The smallest of all species of honey bees, the black dwarf honeybee is between 6.5 mm and 9.5-10 mm. It’s a relatively rare species of honey bee whose native habitat is the tropical and subtropical regions of Southeast Asia.
We can distinguish this bee from other Apis species by its dark black coloration. It makes them the darkest of their genus. Its first two abdominal segments are black and it’s scutellum (thorax) is yellow.
While scientists studied the black dwarf honey bee they concluded that this honey bee is unable to recognize its own species and nestmates. They deducted this inability when observing the queens joining a colony without facing aggression upon their initial arrival.
The black dwarf honey bee is a non-domesticated provider of some commercial products like honey, wax, royal jelly, and bee venoms. They are important pollinating agents in their region of occurrence.
1.2 Cavity Nesting Asian Honeybee (Apis cerana)
Known as the eastern honey bee or the Asiatic honey bee, the cavity nesting Asian honey bee is native to southern, southeastern, and eastern Asia. Its colonies are relatively small, with only around 6,000 to 7,000 workers.
Their size is somewhat smaller than the western honey bee, They also have more visible abdominal stripes. Adult worker bees are black, with four yellow abdominal stripes. The cavity nesting Asian honey bee is primarily found in the wild but is one of the few domesticated bees.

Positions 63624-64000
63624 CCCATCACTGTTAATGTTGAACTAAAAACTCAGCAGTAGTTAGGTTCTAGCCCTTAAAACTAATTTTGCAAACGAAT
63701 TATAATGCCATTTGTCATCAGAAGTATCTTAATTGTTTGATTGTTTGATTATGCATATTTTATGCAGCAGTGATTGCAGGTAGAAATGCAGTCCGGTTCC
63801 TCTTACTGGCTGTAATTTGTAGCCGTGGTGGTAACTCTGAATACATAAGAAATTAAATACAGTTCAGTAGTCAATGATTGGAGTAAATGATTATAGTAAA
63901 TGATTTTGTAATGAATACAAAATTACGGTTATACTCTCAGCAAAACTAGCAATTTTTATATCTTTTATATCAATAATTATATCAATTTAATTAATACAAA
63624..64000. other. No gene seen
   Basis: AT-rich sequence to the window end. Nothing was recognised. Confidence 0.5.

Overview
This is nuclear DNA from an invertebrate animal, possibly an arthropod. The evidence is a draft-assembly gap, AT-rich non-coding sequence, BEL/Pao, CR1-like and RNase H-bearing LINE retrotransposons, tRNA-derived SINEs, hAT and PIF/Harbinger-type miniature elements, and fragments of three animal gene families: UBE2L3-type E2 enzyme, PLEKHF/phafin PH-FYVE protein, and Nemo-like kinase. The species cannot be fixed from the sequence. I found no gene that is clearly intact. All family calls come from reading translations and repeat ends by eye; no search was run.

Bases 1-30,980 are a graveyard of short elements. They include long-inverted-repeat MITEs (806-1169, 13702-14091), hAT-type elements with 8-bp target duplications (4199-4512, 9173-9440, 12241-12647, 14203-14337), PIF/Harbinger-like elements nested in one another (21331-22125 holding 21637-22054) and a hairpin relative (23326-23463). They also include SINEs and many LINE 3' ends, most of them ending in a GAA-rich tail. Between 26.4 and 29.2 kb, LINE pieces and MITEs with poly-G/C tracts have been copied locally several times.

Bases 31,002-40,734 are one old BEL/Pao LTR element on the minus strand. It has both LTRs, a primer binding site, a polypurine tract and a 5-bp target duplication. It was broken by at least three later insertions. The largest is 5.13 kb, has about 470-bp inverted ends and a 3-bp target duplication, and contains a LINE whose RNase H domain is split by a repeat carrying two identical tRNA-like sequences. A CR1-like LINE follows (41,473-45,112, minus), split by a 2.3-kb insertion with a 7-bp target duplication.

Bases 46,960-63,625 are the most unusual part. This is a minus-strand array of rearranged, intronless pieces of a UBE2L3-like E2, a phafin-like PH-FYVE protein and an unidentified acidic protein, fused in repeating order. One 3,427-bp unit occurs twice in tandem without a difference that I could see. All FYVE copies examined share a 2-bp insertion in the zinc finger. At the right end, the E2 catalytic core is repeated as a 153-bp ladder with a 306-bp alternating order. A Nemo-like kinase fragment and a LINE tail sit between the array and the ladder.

When this species’ hive is invaded by other insects, they surround the intruder and vibrate their flight muscles until the temperature is raised to 117 °F (47 °C), heating it to death, but keeping the temperature still under their lethal limit.
1.3 Giant Honeybee (Apis dorsata)
The giant honey bee is non-domesticated. Many crops in southern Asia depend on this species. These crops include cotton, mango, coconut, coffee, pepper, star fruit, and macadamia.
It has similar colors to the western honey bee, presenting golden, black, and pale bands on the abdomen and with a hairy thorax. The length of a worker bee is around 0.7–0.8 in.
The giant honey bee builds open curtain-like nests that hang from tree branches, and sometimes from buildings. Its large body size allows these bees to have a greater flight and foraging range than those of other honey bee species.
These bees use a defense known as shimmering, involving a display of waves that move across the surface of the nest in a fraction of a second as the bees raise their abdomens in sequential order. The visual display of shimmering is thought to intimidate potential threats such as predatory wasps, birds, and mammals.
1.4 Koschevnikov’s Honeybee (Apis koschevnikovi)
The Koschevnikov’s honey bee also spelled Koschevnikovi honey bee and known as the red bee of Sabah, is a medium-sized, reddish, non-domesticated rare bee.
Koschevnikov’s honey bee has red coloring on its metasoma (hind region) and legs. This is true only in Sabah State, Borneo, Malaysia. On the Malay Peninsula and Sumatra, Indonesia it has a dark, coppery color.
Its habitat is limited to the tropical evergreen forests of the Malay Peninsula, Borneo, and Sumatra. Worker bees have a moderate body size with a forewing length between 7.5–9 mm.
1.5 Philippine Honeybee (Apis nigrocincta)